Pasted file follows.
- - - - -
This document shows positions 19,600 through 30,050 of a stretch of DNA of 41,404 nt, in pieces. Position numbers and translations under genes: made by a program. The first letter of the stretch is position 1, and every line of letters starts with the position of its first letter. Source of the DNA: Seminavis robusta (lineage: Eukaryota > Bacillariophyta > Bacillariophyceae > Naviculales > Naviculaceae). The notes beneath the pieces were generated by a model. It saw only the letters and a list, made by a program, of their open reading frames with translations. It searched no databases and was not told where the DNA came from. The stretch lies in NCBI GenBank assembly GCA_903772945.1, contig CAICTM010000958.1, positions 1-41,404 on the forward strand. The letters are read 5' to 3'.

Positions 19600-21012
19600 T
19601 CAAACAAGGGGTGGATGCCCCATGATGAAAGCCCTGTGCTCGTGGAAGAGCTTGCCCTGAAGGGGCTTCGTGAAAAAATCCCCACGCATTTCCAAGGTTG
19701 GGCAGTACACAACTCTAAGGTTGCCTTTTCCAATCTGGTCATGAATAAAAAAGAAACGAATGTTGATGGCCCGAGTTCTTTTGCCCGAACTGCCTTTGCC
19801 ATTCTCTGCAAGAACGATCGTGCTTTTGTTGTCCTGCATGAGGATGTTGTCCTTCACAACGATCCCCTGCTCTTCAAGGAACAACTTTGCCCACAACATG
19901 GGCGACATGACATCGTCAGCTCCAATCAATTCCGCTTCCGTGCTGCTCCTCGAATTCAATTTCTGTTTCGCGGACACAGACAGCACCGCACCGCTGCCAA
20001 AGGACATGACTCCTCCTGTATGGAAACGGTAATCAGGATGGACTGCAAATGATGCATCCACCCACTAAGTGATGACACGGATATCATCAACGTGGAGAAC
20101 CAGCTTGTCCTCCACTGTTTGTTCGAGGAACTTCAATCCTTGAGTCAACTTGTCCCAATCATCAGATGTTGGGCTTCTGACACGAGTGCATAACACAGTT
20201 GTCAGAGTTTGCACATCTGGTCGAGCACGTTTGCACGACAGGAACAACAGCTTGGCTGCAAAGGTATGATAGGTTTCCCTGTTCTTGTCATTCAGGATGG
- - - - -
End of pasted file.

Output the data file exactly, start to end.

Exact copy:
This document shows positions 19,600 through 30,050 of a stretch of DNA of 41,404 nt, in pieces. Position numbers and translations under genes: made by a program. The first letter of the stretch is position 1, and every line of letters starts with the position of its first letter. Source of the DNA: Seminavis robusta (lineage: Eukaryota > Bacillariophyta > Bacillariophyceae > Naviculales > Naviculaceae). The notes beneath the pieces were generated by a model. It saw only the letters and a list, made by a program, of their open reading frames with translations. It searched no databases and was not told where the DNA came from. The stretch lies in NCBI GenBank assembly GCA_903772945.1, contig CAICTM010000958.1, positions 1-41,404 on the forward strand. The letters are read 5' to 3'.

Positions 19600-21012
19600 T
19601 CAAACAAGGGGTGGATGCCCCATGATGAAAGCCCTGTGCTCGTGGAAGAGCTTGCCCTGAAGGGGCTTCGTGAAAAAATCCCCACGCATTTCCAAGGTTG
19701 GGCAGTACACAACTCTAAGGTTGCCTTTTCCAATCTGGTCATGAATAAAAAAGAAACGAATGTTGATGGCCCGAGTTCTTTTGCCCGAACTGCCTTTGCC
19801 ATTCTCTGCAAGAACGATCGTGCTTTTGTTGTCCTGCATGAGGATGTTGTCCTTCACAACGATCCCCTGCTCTTCAAGGAACAACTTTGCCCACAACATG
19901 GGCGACATGACATCGTCAGCTCCAATCAATTCCGCTTCCGTGCTGCTCCTCGAATTCAATTTCTGTTTCGCGGACACAGACAGCACCGCACCGCTGCCAA
20001 AGGACATGACTCCTCCTGTATGGAAACGGTAATCAGGATGGACTGCAAATGATGCATCCACCCACTAAGTGATGACACGGATATCATCAACGTGGAGAAC
20101 CAGCTTGTCCTCCACTGTTTGTTCGAGGAACTTCAATCCTTGAGTCAACTTGTCCCAATCATCAGATGTTGGGCTTCTGACACGAGTGCATAACACAGTT
20201 GTCAGAGTTTGCACATCTGGTCGAGCACGTTTGCACGACAGGAACAACAGCTTGGCTGCAAAGGTATGATAGGTTTCCCTGTTCTTGTCATTCAGGATGG